Netflix wants to make Sony’s “The Interview” available to its 53 million worldwide subscribers, the streaming service’s chief content officer said Wednesday.
The Sony hack scandal has just intensified with North Korea calling President Obama “a monkey” and blaming the U.S. for shutting down its internet.
For a film that would have just come and gone in the usual 3,000 theaters without much fanfare, the $40 million comedy has now become an accidental case study in the world of day-and-date releases, in which titles are available both in theaters and for digital rental simultaneously.
The highly anticipated release of Sony Pictures Enterainments “The Interview” opened in theaters Thursday in Los Angeles County.
And the rain had nothing to do with it.
Sony Pictures said Wednesday that no broadcast media will be invited to cover the film’s red carpet Thursday in Los Angeles and no interviews will be granted to print reporters at the screening.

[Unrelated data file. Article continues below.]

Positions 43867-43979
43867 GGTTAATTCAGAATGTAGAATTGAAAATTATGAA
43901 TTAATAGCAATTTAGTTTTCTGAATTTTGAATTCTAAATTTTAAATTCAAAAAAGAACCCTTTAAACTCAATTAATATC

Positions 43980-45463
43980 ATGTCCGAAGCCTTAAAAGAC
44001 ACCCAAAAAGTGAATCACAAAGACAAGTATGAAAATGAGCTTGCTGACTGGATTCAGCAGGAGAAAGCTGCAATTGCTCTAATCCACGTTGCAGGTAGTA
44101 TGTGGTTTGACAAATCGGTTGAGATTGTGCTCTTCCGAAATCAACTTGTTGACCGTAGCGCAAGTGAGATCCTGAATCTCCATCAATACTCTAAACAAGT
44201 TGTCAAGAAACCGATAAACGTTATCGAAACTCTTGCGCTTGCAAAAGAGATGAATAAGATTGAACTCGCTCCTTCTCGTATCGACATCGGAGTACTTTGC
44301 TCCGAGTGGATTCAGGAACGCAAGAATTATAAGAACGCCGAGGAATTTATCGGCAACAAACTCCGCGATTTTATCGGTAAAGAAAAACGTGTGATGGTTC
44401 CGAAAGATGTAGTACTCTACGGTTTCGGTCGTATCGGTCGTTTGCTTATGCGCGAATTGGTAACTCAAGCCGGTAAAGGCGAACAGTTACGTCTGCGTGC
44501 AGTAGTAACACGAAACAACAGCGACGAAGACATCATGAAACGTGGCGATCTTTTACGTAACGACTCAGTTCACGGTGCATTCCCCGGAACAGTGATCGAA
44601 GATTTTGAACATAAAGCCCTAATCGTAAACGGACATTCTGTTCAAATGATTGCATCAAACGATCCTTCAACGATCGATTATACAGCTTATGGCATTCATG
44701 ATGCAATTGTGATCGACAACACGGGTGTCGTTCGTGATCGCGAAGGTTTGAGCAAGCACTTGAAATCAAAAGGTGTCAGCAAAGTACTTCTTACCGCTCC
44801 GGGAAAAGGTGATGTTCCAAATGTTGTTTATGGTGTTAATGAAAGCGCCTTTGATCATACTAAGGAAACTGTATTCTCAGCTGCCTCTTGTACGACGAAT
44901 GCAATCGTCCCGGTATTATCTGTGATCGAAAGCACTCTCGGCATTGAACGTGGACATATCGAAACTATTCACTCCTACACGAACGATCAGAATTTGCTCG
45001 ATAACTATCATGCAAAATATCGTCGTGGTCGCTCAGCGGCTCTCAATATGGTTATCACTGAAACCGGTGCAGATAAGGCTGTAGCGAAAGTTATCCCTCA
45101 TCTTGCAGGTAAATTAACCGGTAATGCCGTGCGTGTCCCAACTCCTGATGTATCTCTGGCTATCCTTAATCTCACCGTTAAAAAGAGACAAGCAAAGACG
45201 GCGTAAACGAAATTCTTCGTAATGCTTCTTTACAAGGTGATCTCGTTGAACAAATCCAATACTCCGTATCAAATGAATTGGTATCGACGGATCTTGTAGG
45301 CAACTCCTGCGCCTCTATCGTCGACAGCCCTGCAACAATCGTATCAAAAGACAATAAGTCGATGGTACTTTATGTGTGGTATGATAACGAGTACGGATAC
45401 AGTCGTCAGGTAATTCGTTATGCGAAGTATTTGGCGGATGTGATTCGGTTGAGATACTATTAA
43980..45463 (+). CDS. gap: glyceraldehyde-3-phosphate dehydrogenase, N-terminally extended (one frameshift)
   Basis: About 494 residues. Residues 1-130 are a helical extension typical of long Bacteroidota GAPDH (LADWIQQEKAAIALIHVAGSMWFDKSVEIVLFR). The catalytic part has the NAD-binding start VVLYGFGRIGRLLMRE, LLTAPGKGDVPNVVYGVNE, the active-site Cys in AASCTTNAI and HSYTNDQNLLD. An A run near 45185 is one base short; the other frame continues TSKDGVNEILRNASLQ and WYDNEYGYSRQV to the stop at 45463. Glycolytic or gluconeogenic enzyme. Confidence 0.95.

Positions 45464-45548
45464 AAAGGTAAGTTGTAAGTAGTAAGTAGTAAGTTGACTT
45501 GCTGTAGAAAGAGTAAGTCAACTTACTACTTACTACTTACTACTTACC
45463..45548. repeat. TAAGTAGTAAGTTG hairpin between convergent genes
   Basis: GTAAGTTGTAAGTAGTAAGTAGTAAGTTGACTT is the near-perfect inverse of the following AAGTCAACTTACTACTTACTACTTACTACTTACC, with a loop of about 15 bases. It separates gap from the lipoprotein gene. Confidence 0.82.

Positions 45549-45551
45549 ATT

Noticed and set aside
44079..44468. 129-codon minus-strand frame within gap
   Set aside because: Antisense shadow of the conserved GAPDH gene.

Writer Cyril Humphris alleges Franco used part of a Charles Bukowski semi-autobiographical novel without properly securing the rights to the material.
Thousands of passengers on planes and waiting to board flights witnessed a shooting Friday morning that wounded at least three people at Los Angeles International Airport’s Terminal 3, and many of them took to Twitter to give a live play by play of the chaos.
A startling array of talent is scheduled to present at this year’s Oscars. Find out who will appear…
Students from the University of Southern California — uncensored and outrageous! A new web-based reality show, produced by actor James Franco, portrays the campus as a non-stop, wild and crazy party zone.
Oscar-nominated actor and now movie director James Franco was at the Los Angeles Film Festival in Downtown L.A. to talk about his latest movie “The Broken Tower”.
Oscar winners took home a nice, heavy statuette, but what will we, the viewers, take home from this year’s Oscarcast? Herewith, some moments to remember, marvel at, cry at, frown at or simply scratch our heads at…
To the movie industry, the Oscars are an awards ceremony. For the rest of us, they’re a show.
Anyone who has seen the James Franco film “127 Hours” probably asks themselves the same question: How far would I — or could I — go to survive?
Some of Hollywood’s biggest names like Annette Bening, Nicole Kidman and Jeff Bridges got together Monday to reflect on what it means to contend for Oscar.